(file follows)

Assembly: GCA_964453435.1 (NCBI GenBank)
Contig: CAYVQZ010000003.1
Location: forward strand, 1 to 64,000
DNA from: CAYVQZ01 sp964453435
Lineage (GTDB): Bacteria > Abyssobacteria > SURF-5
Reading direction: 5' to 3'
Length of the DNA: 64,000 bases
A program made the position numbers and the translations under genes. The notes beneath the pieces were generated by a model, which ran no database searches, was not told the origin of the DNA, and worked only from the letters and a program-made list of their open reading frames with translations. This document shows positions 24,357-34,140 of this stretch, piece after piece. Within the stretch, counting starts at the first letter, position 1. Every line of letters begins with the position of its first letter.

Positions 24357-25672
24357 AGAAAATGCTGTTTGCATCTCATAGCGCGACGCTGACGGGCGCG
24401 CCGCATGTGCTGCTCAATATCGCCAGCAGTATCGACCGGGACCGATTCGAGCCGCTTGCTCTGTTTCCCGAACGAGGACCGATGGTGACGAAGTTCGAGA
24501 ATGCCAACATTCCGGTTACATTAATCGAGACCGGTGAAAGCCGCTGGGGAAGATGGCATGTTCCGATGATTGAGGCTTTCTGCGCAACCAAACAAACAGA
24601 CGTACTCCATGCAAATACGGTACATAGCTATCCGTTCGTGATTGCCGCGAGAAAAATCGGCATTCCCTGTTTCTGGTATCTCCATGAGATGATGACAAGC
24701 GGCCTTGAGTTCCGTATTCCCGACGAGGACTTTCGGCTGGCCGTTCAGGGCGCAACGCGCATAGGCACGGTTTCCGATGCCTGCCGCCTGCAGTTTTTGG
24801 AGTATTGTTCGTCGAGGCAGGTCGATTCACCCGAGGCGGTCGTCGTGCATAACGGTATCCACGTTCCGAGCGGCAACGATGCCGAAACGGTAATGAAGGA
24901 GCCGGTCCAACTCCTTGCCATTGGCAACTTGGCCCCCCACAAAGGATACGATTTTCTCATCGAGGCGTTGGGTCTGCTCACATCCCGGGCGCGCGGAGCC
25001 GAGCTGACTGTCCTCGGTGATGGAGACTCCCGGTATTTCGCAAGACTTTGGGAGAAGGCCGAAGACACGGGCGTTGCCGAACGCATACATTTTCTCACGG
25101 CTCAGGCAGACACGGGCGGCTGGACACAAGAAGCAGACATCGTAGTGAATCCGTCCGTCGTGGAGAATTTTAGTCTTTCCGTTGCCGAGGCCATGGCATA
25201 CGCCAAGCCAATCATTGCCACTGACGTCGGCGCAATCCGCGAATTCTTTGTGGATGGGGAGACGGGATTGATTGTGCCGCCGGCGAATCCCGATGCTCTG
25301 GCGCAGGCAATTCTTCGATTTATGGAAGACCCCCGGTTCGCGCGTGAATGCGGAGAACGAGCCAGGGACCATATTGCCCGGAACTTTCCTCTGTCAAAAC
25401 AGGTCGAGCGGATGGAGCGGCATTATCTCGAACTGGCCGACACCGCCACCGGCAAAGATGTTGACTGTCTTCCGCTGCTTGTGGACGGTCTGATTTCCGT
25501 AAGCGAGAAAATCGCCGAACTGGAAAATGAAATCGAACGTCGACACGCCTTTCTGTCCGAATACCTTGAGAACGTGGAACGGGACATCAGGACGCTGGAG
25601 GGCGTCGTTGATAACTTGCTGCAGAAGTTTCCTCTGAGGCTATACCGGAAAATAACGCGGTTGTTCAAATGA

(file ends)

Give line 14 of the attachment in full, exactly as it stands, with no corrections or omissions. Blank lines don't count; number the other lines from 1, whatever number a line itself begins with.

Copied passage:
24701 GGCCTTGAGTTCCGTATTCCCGACGAGGACTTTCGGCTGGCCGTTCAGGGCGCAACGCGCATAGGCACGGTTTCCGATGCCTGCCGCCTGCAGTTTTTGG